Politicians, believe it or not, have a lot to do – even if most of it is pointless, useless, and irrelevant.
The trick is, see, to remember which stuff isn’t pointless and useless. And irrelevant.
Let’s face facts: a lot of what politicians do is hobnob – go to parties, rub elbows with people of influence, and use that influence to further their own agendas. Which, ideally speaking, is the agendas of their own constituents.
In short, most of a politician’s job is finding the right people to meet, the right things to say, and the right things to sign…just in case those things are useful for that politician’s home base.
Of course, if you sign the wrong thing during that time, well…you’re screwed.
Which is why two Republicans are now shaking in their boots. And why their base might be pissed off.
The Daily Caller reports:
Two Republican members of Congress say they accidentally signed their names to a Supreme Court brief urging the justices to restrict partisan gerrymandering.
— John McCain (@SenJohnMcCain) September 5, 2017
Now, this is more serious than it sounds. Way more serious. But we have to get through some of the boring language first.
So, bear with me:
GOP Reps. Mark Meadows and Walter Jones signed an amicus brief in Gill v. Whitford, a marquee case in which the justices will consider the constitutionality of partisan gerrymandering.
The duo said Friday they did not mean to sign the brief.
Confused? Let’s clarify things.
‘Partisan gerrymandering’ is the Left’s phrase for ‘not dividing up voting areas in a way that is fair.’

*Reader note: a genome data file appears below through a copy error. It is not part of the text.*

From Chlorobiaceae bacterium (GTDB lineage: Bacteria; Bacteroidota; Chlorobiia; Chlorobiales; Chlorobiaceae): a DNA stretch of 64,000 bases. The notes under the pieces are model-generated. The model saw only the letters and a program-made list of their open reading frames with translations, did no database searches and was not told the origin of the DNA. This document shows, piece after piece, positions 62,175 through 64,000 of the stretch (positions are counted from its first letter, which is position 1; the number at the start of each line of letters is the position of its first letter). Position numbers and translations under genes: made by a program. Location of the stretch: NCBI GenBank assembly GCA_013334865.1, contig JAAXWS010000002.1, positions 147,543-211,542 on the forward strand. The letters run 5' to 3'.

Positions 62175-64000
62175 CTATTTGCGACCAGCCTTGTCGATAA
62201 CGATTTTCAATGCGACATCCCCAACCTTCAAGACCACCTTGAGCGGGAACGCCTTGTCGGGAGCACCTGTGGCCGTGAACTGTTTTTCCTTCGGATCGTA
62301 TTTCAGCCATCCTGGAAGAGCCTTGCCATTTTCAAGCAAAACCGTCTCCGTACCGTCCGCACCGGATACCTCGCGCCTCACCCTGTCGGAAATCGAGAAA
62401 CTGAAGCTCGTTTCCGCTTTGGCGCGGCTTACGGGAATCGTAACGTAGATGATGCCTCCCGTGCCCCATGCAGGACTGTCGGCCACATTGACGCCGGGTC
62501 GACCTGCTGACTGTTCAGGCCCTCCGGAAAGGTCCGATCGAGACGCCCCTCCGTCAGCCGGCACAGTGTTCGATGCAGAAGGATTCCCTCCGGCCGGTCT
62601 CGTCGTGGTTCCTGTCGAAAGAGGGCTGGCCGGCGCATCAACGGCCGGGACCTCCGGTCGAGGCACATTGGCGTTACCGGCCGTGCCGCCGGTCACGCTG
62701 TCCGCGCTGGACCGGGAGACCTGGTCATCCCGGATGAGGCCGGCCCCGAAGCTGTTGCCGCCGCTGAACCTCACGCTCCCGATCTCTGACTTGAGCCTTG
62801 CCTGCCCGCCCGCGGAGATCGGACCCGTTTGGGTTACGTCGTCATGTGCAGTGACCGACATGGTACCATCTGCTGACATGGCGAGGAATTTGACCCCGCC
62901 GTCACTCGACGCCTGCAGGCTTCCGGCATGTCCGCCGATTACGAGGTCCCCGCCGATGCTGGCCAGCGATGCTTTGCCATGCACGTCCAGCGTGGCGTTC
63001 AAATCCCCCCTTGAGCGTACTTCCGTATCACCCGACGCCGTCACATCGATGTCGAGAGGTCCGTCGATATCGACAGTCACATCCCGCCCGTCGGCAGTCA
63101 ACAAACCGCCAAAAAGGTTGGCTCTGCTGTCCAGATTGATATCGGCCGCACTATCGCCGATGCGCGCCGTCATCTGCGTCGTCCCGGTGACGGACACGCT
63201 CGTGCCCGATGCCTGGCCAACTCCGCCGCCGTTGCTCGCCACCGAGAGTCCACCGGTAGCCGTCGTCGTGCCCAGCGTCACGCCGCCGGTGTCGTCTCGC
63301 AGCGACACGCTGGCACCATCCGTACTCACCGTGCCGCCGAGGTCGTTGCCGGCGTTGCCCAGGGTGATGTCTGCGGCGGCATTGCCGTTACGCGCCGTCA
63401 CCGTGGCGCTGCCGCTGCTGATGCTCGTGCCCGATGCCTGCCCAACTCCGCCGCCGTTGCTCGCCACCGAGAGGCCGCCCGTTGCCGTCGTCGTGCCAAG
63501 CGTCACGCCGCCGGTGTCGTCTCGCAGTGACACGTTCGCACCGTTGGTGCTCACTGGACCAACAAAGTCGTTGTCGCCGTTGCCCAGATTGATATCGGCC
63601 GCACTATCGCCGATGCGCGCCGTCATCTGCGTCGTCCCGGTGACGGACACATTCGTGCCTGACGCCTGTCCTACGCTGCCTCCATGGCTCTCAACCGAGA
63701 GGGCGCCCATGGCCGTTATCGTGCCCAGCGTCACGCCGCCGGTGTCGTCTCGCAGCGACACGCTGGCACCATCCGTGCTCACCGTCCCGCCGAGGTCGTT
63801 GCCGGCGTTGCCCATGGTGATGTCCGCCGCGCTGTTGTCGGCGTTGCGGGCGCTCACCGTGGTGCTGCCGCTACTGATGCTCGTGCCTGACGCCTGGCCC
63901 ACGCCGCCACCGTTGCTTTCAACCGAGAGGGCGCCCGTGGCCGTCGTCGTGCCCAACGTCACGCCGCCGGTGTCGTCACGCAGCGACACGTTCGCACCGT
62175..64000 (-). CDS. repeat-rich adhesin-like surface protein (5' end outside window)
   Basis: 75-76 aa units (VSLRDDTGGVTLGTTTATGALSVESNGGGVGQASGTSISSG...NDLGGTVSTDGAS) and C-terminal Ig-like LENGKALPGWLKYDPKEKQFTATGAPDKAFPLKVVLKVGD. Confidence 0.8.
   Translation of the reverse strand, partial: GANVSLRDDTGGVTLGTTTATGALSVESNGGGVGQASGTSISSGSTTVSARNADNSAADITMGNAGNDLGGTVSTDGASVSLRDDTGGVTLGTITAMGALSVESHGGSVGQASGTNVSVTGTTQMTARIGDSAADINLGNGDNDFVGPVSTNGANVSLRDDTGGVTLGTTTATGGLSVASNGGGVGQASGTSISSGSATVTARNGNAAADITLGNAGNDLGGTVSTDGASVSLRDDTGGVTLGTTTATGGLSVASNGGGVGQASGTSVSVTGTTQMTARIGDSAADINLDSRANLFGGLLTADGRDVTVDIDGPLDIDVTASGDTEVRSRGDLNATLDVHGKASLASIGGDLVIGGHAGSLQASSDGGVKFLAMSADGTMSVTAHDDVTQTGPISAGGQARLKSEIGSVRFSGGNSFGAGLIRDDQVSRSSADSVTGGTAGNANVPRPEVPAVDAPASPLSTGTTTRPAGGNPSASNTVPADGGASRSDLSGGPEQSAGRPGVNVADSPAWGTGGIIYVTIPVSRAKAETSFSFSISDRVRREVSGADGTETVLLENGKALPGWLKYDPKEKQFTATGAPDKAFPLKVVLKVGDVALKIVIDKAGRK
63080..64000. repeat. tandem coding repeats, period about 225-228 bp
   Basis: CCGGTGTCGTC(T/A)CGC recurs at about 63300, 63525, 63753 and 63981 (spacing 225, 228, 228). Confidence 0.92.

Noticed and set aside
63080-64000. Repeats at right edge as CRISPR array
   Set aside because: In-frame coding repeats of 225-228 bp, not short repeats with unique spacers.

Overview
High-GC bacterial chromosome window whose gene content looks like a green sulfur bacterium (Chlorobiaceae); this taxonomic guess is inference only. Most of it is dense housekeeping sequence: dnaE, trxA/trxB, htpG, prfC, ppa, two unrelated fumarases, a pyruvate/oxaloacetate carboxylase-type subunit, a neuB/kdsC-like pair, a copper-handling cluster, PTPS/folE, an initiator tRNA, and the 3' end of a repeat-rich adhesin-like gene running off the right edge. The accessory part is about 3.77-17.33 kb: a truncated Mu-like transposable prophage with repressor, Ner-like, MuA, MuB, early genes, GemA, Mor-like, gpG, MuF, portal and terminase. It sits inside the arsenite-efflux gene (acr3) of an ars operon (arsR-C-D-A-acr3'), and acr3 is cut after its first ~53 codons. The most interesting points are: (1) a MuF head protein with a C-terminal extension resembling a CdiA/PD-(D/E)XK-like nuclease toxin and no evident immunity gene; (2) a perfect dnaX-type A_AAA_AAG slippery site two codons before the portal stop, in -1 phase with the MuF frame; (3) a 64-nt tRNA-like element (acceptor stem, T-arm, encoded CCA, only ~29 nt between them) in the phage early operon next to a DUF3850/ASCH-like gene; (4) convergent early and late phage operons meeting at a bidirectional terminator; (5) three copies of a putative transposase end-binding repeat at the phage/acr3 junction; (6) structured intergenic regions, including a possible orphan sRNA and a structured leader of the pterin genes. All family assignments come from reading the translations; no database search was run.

The problem, see, is this: if I’m given absolute power to divide up a state according to voting districts, I could, theoretically, put all Republicans in one area, and all Democrats in another. Then it’d be easy to elect a Democrat in one area, and a Republican in another.
#Gerrymandering is perhaps one of the biggest threats to democracy!
The voice of the majority is suppressed.
— Tauriel 🍃🏹⚔️ (@TaurielResists) September 9, 2017
If I’m clever with this technique, I can make it so that each district has just enough Democrats to win – not 100% Democrat in each, mind you, but 51%. Just enough.
Which means the state, in the end, is majority Democrat. A Democrat state, because of just a few votes.
— The Hill (@thehill) September 9, 2017
If you’re wondering if this is actually done…yes. It is. And Republicans have been fighting against it for years. But the courts have only noticed it when Republicans fight back.
So two Republicans signing against the practice? Well…big mistake.
It’s like giving the country away to Democrats.
Source: Daily Caller